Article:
How to plant perfect borders

The spirit of place can be difficult to articulate in a garden, being a result of history, objects, plants and people, but one of the most compelling ways a gardener can achieve it is in the choice of plants and how they're arranged together. Nature's floral tide generates an effortless succession of seasonal effects; take a stroll through Sissinghurst's bluebell wood, for instance, and you will see a close-knit and balanced community of plants that co-exist in harmony, emerging, flowering and fading, to be replaced by something else.

In a multi-layered, complex and completely artificial flower border, however (containing species from various habitats around the world), the subtle and successful relationship between perennial partners is more difficult to maintain. Achieving a harmonious balance here requires continual critique and reworking of the component parts.

At Sissinghurst, both Vita Sackville-West and Harold Nicolson were surprisingly well-organised gardeners, always keeping copious notes and lists. Vita’s garden note-books demonstrate what a perfectionist she was, never satisfied with a planting that could be improved. Two of the things that Harold said he most admired about Vita were her ‘courage to abolish ugly and unsuccessful flowers’ and her ‘extraordinary taste in plants’. Vita experimented all the time with shapes and colours, moving whole groups of plants. She rejuvenated the garden every season, with new varieties or fresh ideas.

The Nicolsons deliberately engineered each garden room at Sissinghurst to peak at a certain time, such as the magnificent crescendo of flowering bulbs in the Lime Walk during April, the Rose Garden in June or the White Garden in July. In this way, they achieved a succession of climaxes throughout the garden, with each space peaking in turn and then allowed to rest when another area of the garden would take over.

However, Sissinghurst’s change of use to being a public garden brings an expectation that every part of it should be of interest, whenever you visit. And I can think of few other gardens where, over the past 50 years, more successful combinations of plants have been realised than here.
It now falls to me to continue orchestrating these sophisticated multi-layered plantings and one area I’m currently working on consists of four beds at the garden entrance that we call the ‘Donkey Beds’, named after Abdul the donkey, who used to graze the lawns here.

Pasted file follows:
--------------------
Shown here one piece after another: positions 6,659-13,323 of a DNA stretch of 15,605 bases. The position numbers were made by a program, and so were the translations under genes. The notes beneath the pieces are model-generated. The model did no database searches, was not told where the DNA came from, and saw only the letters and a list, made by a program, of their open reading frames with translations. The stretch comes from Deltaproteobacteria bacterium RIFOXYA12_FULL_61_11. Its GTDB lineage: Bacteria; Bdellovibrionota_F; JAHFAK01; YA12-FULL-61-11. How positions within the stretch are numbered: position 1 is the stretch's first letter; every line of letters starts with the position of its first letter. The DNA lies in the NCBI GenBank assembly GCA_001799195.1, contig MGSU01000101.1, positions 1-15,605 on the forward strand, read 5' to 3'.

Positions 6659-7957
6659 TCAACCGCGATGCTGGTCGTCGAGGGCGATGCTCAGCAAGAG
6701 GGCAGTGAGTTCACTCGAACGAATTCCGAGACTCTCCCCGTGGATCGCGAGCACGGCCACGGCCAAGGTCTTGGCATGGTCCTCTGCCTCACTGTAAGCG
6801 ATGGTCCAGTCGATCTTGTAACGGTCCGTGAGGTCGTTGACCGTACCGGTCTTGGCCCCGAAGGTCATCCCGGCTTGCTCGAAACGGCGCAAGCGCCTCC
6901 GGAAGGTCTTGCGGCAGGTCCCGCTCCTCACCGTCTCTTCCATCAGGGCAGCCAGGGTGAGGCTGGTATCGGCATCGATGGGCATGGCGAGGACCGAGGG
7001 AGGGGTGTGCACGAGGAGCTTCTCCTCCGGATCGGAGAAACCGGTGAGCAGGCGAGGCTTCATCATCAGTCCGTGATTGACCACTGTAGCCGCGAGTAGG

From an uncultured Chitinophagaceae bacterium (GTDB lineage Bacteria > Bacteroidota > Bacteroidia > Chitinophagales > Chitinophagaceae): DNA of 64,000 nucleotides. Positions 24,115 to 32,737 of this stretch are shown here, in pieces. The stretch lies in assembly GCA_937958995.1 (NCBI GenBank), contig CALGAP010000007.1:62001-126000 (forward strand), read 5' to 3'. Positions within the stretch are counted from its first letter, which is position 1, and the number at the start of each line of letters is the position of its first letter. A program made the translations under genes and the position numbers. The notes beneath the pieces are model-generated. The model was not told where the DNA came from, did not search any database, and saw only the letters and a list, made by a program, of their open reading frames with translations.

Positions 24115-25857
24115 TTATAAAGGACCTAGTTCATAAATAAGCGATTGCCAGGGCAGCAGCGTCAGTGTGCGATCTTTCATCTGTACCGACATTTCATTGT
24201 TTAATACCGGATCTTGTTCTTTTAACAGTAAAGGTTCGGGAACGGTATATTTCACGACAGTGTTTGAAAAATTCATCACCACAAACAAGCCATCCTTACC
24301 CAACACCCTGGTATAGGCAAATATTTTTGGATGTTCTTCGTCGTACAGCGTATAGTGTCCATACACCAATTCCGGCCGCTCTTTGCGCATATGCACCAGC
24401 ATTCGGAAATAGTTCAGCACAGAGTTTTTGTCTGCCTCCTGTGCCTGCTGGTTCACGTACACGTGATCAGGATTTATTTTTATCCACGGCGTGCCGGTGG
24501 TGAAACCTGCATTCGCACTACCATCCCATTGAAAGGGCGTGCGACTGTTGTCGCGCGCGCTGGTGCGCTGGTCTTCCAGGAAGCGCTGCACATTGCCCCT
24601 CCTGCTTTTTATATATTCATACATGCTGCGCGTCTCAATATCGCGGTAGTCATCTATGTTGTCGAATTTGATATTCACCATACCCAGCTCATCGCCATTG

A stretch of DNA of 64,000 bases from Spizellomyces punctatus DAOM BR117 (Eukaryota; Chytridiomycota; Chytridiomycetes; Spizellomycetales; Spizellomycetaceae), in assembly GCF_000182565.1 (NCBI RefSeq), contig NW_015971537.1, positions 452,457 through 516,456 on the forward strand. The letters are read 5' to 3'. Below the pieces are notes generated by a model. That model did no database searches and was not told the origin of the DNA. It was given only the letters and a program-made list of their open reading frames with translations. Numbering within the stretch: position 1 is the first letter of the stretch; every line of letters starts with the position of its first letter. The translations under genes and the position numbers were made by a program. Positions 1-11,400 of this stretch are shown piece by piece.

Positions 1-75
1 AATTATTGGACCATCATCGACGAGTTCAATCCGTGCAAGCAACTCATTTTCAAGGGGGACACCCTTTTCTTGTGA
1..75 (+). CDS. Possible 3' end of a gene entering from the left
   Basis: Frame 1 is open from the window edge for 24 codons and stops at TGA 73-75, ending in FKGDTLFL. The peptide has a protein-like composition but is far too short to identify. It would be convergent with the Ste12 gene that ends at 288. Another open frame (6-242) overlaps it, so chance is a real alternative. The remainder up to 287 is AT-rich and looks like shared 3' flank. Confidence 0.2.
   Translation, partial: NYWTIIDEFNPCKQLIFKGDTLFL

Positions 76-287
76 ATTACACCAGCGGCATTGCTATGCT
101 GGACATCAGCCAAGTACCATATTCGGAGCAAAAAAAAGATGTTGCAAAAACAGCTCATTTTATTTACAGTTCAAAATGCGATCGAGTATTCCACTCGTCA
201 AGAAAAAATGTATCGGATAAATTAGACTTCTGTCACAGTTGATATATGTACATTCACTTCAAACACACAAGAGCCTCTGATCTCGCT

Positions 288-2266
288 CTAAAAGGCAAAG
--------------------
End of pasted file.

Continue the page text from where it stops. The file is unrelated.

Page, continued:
My preferred way of gardening is hands-on and intuitive, but, whether planned on paper or not, all of my schemes follow the same process, whereby the plants are grouped into several categories, as follows. Keynote plants, providing structure and character, are placed first. They act as anchor points and don’t have to dominate; however, their personality and presence must be sufficient to hold a scheme together. Accent plants follow. Their role is to give unity and they work in two ways. When woven through a scheme, their effect is of rhythm or, if planted at intervals, the effect is of punctuation and potency.

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Finally, the filler plants. It’s at this stage that many schemes fall apart, for as much care should be given to the choice of filler plants as the structural ones. I want to keep the four Donkey Beds simple as they lie outside the garden gate. However, I want to provide them with year-round interest. My keynote plants are musk roses, which were loved by Vita. They will be added to by accents of alcea, delphinium and lilium, all emerging from a foaming froth of Ammi majus, grown from two sowings in autumn and spring. Seasonal highs will come from my choice of experimental filler plants, from which we will refine our selection.

In my first clutch, I’m growing a wonderful annual Lunaria- acquired from a gardening friend on Guernsey-with intensely blue-purple flowers, Campanula persicifolia, Dictamnus albus, Crambe maritima and Berkheya purpurea from South Africa.No one said this kind of gardening was low maintenance or easy, but it is rewarding.

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